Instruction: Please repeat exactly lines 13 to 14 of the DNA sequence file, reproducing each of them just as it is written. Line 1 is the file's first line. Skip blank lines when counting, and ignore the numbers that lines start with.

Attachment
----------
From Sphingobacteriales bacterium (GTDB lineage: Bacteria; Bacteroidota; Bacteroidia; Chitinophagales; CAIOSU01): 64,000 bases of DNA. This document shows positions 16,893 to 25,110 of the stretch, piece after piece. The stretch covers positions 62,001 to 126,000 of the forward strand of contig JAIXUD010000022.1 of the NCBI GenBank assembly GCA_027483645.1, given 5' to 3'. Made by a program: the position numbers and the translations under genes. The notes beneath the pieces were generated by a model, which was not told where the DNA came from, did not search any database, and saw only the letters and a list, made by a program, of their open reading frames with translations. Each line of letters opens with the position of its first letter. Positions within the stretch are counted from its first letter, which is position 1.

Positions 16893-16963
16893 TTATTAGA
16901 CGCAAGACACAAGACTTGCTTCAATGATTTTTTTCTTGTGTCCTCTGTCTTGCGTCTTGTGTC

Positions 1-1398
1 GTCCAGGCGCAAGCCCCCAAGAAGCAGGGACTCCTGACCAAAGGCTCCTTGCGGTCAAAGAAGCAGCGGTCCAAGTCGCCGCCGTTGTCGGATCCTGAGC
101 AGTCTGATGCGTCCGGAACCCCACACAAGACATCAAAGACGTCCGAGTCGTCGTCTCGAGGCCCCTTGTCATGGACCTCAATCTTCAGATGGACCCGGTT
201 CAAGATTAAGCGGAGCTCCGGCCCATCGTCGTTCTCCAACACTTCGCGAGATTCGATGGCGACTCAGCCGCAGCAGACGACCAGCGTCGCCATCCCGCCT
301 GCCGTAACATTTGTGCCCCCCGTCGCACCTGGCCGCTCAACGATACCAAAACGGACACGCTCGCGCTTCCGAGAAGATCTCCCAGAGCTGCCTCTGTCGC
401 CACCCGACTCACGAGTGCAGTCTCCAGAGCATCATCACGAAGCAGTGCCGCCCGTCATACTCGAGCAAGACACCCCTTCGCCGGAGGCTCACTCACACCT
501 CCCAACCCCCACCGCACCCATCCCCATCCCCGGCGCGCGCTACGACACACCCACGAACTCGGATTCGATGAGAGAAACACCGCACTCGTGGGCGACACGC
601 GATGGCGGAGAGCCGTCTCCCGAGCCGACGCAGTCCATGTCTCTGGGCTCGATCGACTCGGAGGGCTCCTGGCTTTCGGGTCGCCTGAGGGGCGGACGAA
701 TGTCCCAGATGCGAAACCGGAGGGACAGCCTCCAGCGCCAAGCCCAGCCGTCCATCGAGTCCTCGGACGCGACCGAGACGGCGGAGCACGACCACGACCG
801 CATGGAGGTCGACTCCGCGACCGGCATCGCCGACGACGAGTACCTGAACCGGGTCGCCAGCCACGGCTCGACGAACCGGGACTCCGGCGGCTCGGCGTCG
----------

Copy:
701 TGTCCCAGATGCGAAACCGGAGGGACAGCCTCCAGCGCCAAGCCCAGCCGTCCATCGAGTCCTCGGACGCGACCGAGACGGCGGAGCACGACCACGACCG
801 CATGGAGGTCGACTCCGCGACCGGCATCGCCGACGACGAGTACCTGAACCGGGTCGCCAGCCACGGCTCGACGAACCGGGACTCCGGCGGCTCGGCGTCG